By Elesha George
Authorities on the sister island are leading the way in the fight against the coronavirus by implementing the most stringent measures seen in the twin island state to date.
“Unity is strength. We might be small in numbers but we are ready to face COVID-19,” said Barbuda’s acting matron, Prisca John.
For the past two weeks, the Coast Guard has been patrolling sea borders, asking yachts and boats to identify themselves and to present clearance passes from mainland Antigua.
In its latest pronouncement, the Barbuda Council ordered the closure of borders to all non-essential services.
Barbuda has also issued a mandatory 14-day self-quarantine for anyone coming from outside of Antigua and Barbuda, and has asked supermarkets and small shops to restrict service to no more than 10 customers at a time.
Resident doctor, Jeremy Deazle, said because the population is so small, more aggressive measures are being applied, adding that, “anyone that comes from overseas, in spite of where you come from, it could be a high risk zone, it could be a low risk zone”.
With just two doctors and four nurses to attend to a population of just over 1,000 people, the officials’ plan is expected to manage the human resource capacity while minimising the risk of residents contracting COVID-19.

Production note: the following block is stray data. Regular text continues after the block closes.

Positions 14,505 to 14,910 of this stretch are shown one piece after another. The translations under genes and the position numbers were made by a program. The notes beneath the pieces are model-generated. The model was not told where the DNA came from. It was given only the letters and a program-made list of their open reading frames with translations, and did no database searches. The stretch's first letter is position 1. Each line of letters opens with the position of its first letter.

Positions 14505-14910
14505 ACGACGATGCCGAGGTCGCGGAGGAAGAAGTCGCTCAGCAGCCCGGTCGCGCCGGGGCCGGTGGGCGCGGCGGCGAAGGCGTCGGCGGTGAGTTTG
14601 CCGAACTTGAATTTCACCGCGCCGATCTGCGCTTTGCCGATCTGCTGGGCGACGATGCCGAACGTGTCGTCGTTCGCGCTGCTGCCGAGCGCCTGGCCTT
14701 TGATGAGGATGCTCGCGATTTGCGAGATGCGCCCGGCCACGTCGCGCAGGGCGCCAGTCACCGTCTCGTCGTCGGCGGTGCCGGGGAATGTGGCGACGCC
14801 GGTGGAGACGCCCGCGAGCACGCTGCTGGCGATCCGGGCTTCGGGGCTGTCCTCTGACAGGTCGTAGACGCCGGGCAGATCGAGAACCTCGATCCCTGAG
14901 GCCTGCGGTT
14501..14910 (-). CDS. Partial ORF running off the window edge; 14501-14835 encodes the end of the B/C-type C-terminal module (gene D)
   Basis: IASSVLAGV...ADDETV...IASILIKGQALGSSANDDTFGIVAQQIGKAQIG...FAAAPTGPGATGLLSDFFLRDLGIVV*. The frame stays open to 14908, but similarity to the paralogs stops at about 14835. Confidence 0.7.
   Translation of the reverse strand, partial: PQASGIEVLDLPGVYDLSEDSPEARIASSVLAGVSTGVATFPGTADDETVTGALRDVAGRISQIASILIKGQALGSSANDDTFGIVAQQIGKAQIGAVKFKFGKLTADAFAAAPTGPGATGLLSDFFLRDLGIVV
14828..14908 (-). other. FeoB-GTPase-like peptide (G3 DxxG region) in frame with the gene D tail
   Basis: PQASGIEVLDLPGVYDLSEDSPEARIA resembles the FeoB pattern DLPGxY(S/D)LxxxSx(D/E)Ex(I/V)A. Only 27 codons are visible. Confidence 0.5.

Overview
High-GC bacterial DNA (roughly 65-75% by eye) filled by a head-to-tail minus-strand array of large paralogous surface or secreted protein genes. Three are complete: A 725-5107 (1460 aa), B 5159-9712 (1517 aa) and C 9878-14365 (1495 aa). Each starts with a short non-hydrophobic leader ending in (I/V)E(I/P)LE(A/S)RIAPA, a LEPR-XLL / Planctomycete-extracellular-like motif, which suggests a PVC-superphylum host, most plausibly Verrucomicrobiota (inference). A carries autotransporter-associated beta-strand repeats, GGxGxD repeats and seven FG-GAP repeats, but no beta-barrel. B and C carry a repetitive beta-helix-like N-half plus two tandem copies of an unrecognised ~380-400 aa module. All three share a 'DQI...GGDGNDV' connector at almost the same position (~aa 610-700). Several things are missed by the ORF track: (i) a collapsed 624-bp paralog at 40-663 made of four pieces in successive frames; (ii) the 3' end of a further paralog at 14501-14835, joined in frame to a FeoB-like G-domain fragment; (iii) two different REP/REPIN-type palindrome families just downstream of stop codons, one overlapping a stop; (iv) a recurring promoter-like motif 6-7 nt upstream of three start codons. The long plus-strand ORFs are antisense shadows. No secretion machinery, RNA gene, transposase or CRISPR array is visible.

Patients with chronic illnesses like hypertension, high blood pressure, asthma and diabetes will receive care at a special clinic, which is expected to become operational from March 30.
Dr Deazle explained that primary care would essentially be divided into two groups. Those deemed high risk will be seen at a location in Codrington.
“These are mostly elderly persons who are on chronic medication … at the hospital we are going to continue seeing acute cases, persons coming with lacerations, pain injuries and stuff like that,” he explained.
He added that people arriving at the Hanna Thomas hospital with signs of respiratory failure will be provided with face masks and immediately isolated for later assessment and diagnosis.
An area has also been designated in the village where medication and prescription refill services will be made available for elderly patients. The medication will be delivered to their homes so as to prevent the spread of the virus to these high-risk patients.
A domestic task force is already in place. By next week, a number of ‘no loitering’ areas will be outlined and a hotline will be created for persons exhibiting signs and symptoms of COVID-19.